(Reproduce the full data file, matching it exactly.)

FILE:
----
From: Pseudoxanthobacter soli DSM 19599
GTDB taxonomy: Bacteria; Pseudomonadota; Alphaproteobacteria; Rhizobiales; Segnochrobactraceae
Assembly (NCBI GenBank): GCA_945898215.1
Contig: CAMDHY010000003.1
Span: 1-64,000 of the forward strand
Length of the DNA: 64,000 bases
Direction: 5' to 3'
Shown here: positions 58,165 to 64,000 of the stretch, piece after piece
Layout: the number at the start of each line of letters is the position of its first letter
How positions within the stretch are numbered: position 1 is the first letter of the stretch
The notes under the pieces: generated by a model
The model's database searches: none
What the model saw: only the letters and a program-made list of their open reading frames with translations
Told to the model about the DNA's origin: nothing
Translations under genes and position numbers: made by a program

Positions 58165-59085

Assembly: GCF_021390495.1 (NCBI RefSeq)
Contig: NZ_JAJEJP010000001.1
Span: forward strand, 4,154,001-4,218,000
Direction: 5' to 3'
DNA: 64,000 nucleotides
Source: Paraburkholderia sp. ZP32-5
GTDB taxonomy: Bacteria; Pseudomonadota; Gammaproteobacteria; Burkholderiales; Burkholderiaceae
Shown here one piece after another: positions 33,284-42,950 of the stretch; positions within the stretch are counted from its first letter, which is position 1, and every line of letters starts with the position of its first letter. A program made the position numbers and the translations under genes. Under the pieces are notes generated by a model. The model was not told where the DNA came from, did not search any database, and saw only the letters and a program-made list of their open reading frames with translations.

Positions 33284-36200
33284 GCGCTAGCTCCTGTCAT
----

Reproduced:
From: Pseudoxanthobacter soli DSM 19599
GTDB taxonomy: Bacteria; Pseudomonadota; Alphaproteobacteria; Rhizobiales; Segnochrobactraceae
Assembly (NCBI GenBank): GCA_945898215.1
Contig: CAMDHY010000003.1
Span: 1-64,000 of the forward strand
Length of the DNA: 64,000 bases
Direction: 5' to 3'
Shown here: positions 58,165 to 64,000 of the stretch, piece after piece
Layout: the number at the start of each line of letters is the position of its first letter
How positions within the stretch are numbered: position 1 is the first letter of the stretch
The notes under the pieces: generated by a model
The model's database searches: none
What the model saw: only the letters and a program-made list of their open reading frames with translations
Told to the model about the DNA's origin: nothing
Translations under genes and position numbers: made by a program

Positions 58165-59085

Assembly: GCF_021390495.1 (NCBI RefSeq)
Contig: NZ_JAJEJP010000001.1
Span: forward strand, 4,154,001-4,218,000
Direction: 5' to 3'
DNA: 64,000 nucleotides
Source: Paraburkholderia sp. ZP32-5
GTDB taxonomy: Bacteria; Pseudomonadota; Gammaproteobacteria; Burkholderiales; Burkholderiaceae
Shown here one piece after another: positions 33,284-42,950 of the stretch; positions within the stretch are counted from its first letter, which is position 1, and every line of letters starts with the position of its first letter. A program made the position numbers and the translations under genes. Under the pieces are notes generated by a model. The model was not told where the DNA came from, did not search any database, and saw only the letters and a program-made list of their open reading frames with translations.

Positions 33284-36200
33284 GCGCTAGCTCCTGTCAT